Given the tight budget educators are on, what also baffles me is how this author recommends doing stuff with LEGO that destroys it. Hence my third huge complaint with this book: the author lazily takes the concept of LEGO as a modeling tool to the extreme by replacing other more appropriate materials with LEGO in projects that will destroy the LEGO. For instance, on the the book's cover she advertises an erupting volcano. Inside the book, she suggests you "build" a volcano and then douse your LEGO in baking soda and vinegar. What she doesn't go on the conclude is that you'll now need to throw away $20 worth of LEGO after a 10 second eruption and that $3 in play dough would've accomplished the same thing. Same goes for projects like "Slime" where you mix clear glue and starch, then throw LEGO pieces in it. (why?) Anyone who loves LEGO knows even to avoid getting it wet (wet LEGO is heaven for mold/mildew growth), which the author suggests in several places, include "Displacement Experiment". Other crazy projects the author suggests: using LEGO bricks to make stamps (by dumping LEGO in paint), baking LEGO parts into bath bombs, giving minifigures a bath in soap and water, rolling minifigure parts into clay, freezing minifures into ice cubes, several projects where you write on bricks with a permanent marker, and more. Just... no. No one in their right mind buys expensive LEGO to destroy it. If you agree with me on that point, you've just made 1/4 of this book useless to you.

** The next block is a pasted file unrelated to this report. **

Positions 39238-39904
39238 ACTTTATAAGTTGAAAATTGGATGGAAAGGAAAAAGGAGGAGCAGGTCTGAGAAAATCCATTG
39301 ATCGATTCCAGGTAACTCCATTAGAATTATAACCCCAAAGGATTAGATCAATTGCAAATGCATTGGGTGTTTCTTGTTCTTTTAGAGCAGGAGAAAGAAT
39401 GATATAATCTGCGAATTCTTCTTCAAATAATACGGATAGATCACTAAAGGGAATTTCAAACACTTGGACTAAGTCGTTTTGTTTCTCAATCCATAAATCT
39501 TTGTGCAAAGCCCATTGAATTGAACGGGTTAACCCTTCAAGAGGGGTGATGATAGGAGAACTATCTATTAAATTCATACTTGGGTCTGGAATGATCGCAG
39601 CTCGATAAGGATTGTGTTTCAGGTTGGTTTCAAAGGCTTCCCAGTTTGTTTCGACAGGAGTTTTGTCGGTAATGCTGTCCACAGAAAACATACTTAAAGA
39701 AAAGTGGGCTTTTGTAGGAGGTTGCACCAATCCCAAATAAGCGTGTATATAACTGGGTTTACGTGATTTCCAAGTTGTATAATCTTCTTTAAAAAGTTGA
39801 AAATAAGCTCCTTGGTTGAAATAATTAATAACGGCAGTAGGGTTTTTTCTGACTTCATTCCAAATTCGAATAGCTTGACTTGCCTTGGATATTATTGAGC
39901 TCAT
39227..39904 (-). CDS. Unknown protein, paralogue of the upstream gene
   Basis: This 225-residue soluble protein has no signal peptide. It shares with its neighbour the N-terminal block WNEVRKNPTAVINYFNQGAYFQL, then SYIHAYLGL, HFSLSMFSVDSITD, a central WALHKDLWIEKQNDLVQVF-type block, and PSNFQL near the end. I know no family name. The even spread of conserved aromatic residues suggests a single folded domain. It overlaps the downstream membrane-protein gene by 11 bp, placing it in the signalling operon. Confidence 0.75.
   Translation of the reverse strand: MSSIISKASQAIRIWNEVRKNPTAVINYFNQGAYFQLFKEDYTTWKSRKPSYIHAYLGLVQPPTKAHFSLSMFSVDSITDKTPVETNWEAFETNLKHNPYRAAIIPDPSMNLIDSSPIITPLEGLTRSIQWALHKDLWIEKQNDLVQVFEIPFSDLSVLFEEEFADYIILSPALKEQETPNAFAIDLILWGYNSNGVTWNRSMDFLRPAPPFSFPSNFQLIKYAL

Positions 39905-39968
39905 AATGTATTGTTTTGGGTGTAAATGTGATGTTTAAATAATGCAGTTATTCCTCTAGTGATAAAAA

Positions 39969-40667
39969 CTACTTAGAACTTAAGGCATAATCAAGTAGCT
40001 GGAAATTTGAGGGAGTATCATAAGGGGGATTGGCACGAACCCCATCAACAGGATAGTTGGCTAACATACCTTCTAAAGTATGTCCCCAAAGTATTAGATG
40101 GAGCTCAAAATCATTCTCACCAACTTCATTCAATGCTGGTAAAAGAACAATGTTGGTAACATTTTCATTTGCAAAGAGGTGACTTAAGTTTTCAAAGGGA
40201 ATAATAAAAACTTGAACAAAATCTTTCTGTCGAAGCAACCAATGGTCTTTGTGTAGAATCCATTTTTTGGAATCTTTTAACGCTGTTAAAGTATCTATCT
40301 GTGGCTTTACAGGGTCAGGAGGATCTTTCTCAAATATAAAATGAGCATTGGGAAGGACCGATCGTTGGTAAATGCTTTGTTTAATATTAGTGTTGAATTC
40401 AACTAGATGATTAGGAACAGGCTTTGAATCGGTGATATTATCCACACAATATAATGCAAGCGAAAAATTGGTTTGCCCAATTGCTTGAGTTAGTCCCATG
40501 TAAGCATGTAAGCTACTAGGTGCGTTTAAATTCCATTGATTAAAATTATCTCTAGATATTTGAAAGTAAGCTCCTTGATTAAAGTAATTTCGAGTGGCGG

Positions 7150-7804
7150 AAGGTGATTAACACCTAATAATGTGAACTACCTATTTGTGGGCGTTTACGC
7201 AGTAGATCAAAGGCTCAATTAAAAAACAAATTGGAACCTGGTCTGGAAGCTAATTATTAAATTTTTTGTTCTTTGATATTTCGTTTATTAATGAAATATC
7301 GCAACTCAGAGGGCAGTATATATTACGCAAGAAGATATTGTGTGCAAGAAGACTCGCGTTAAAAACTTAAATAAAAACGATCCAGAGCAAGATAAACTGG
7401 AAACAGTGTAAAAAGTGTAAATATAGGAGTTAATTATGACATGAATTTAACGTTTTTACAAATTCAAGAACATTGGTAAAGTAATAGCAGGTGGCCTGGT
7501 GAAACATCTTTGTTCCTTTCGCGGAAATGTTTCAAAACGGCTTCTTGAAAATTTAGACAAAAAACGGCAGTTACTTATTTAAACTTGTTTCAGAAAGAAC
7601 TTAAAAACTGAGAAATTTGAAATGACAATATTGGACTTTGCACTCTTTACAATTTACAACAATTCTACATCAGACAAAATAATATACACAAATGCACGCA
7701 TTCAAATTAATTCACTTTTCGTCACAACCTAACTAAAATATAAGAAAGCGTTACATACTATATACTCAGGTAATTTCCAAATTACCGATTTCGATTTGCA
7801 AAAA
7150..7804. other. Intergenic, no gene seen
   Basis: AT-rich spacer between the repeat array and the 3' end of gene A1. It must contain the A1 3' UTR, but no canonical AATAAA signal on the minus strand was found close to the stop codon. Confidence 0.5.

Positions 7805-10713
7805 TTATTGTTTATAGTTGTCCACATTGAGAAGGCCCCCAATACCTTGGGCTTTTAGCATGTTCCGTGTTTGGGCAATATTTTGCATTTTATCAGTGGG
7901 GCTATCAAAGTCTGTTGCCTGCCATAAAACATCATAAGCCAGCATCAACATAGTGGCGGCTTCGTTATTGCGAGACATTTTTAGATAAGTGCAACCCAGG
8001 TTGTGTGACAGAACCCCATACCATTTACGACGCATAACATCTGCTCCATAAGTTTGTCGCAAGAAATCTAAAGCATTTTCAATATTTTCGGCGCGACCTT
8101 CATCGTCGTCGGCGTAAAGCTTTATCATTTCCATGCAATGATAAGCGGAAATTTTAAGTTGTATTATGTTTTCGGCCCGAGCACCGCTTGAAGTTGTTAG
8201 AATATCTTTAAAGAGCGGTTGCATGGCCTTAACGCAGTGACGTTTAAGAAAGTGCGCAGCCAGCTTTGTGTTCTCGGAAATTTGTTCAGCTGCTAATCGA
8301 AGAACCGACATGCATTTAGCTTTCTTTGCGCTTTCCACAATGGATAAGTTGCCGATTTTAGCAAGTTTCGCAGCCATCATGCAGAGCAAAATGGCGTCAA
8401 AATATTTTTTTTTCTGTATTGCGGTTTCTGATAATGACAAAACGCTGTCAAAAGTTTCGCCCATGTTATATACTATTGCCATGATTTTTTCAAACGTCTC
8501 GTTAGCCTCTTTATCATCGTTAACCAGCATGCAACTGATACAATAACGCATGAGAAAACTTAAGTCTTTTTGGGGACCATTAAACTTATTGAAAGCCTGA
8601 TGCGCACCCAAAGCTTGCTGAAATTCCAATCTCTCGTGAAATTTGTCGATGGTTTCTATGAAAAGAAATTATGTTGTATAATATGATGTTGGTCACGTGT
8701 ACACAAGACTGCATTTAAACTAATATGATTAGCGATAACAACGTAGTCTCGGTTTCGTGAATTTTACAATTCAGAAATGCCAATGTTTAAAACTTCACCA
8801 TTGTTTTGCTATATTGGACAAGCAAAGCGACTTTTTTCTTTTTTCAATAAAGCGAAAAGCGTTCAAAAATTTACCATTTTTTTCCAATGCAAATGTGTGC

My fourth major complaint is this book is terribly repetitive. The second of the "100+ projects" is "Writing Your Name with Bricks". Later on you'll find "Build the Alphabet" and in another 30ish pages in you'll find "Build Numbers", while towards the end a project kids build clocks (digital included) to practice telling time, which, you guessed it, uses numbers built of out LEGO. Four of the 100+ projects are basically the same thing. Yes, by now you should be rolling your eyes with me.
What is good in this book was already well-known by this LEGO educator. Building things like ZIP-Line vehicles and Balloon Powered cards, etc. But therein lies my next complaint: the author has some projects that are LEGO tried-and-true but does not explain to the teacher how to teach it. In the ZIP line project she says, "Use this LEGO zipline to learn about friction, gravity, planes, and inclines." How? I know the answer, because I'm a seasoned teacher, but there isn't much value in this explanation. You know where there is value? In the hundreds of free lesson plans online or in Pinterest that demonstrate zipline projects and explain the science of the inclined plane and its role as one of the six classical machines.
I was so annoyed when I sat down to read this book, but I'm not one to return something very often. So, I had the idea that I'd give it away to one of the classroom teachers I work with, thinking "maybe they'll find value in it." The first teacher I offered it to rejected it. "I bought that book and returned it. Its useless," he said. I agree. So I'm asking Amazon for a refund now too.
Look elsewhere for better books. Check out the Klutz press books for more learning and included LEGO. Check out some of the technical books on Mindstorms and LEGO engineering. If you really want what's in this book, still don't buy it. Go on Pinterest, anything good in this book is already on there. I can promise you that.
These hands-on projects are beautifully illustrated and there are detailed instructions with every activity. You TOO will have a blast with this book - I promise!